The novel coronavirus has killed at least 3,319,512 people since the outbreak emerged in China in December 2019. Here are some figures showing the impact of the virus worldwide.
PARIS, FRANCE – The novel coronavirus has killed at least 3,319,512 people since the outbreak emerged in China in December 2019, according to a tally from official sources compiled by AFP on Wednesday.
At least 159,593,520 cases of coronavirus have been registered. The vast majority have recovered, though some have continued to experience symptoms weeks or even months later.
These figures are based on daily tolls provided by health authorities in each country and exclude later re-evaluations by statistical organisations, as has happened in Russia, Spain and Britain.
On Tuesday, 13,475 new deaths and 748,719 new cases were recorded worldwide.
Based on the latest reports, the countries with the most new deaths were India with 4,205 new deaths, followed by Brazil with 2,311 and the US with 658.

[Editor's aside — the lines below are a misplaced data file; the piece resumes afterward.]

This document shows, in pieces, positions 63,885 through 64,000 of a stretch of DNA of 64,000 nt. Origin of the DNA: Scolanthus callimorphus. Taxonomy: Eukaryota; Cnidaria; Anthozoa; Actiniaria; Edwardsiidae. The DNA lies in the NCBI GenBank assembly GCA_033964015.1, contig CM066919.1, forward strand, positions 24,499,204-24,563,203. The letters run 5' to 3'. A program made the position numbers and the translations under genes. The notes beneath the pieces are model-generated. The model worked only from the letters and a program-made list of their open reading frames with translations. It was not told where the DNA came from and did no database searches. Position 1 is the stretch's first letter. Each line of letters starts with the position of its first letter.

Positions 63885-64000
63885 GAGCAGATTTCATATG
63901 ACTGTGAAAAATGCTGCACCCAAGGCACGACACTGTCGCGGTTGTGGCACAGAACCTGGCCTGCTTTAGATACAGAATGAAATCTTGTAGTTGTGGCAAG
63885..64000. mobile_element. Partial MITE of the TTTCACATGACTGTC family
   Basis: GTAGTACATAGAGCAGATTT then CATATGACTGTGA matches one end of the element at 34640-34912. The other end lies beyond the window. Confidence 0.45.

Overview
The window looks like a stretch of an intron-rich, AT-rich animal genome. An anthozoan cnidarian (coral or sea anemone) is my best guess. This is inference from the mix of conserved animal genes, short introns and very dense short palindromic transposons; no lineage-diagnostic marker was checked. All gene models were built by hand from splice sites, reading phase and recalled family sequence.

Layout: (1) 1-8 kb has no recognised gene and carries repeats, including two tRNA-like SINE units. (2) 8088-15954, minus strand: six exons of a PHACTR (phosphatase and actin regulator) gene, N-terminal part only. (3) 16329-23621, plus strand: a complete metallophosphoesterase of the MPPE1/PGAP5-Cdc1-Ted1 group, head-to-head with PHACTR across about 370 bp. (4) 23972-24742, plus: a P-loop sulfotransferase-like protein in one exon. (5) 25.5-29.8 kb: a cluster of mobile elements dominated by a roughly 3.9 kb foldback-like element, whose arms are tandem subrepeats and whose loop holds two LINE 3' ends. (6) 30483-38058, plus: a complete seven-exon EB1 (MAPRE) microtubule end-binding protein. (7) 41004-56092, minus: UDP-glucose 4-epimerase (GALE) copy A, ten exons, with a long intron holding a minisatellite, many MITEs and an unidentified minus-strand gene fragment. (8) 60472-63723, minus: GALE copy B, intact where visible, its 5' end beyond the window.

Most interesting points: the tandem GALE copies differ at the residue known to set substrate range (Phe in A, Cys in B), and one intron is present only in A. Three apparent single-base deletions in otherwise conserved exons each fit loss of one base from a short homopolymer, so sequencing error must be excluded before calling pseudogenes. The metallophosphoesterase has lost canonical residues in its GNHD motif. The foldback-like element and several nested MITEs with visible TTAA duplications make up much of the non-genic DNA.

The US is the worst-affected country with a cumulative total of 582,848 deaths from 32,779,535 cases.
After the US, the hardest-hit countries are Brazil with 425,540 deaths from 15,282,705 cases, India with 254,197 deaths from 23,340,938 cases, Mexico with 219,323 deaths from 2,368,393 cases, and the UK with 127,629 deaths from 4,439,691 cases.
The country with the highest number of deaths compared to its population is Hungary, with 298 fatalities per 100,000 inhabitants, followed by the Czech Republic with 278, Bosnia-Herzegovina with 272, the Republic of North Macedonia 246, and Montenegro 246.
Europe overall has 1,098,811 deaths from 51,795,679 cases, Latin America and the Caribbean 961,839 deaths from 30,153,927 infections, and the US and Canada 607,554 deaths from 34,076,230 cases.
Asia has reported 389,327 deaths from 30,731,056 cases, the Middle East 135,867 deaths from 8,139,990 cases, Africa 125,045 deaths from 4,651,749 cases, and Oceania 1,069 deaths from 44,892 cases.
Since the start of the pandemic, the number of tests conducted has greatly increased, while testing and reporting techniques have improved, leading to a rise in reported cases.
However the number of diagnosed cases is only a part of the real total number of infections, as a significant number of less serious or asymptomatic cases always remain undetected.
As a result of corrections by national authorities or late publication of data, the figures updated over the past 24 hours may not correspond exactly to the previous day’s tallies.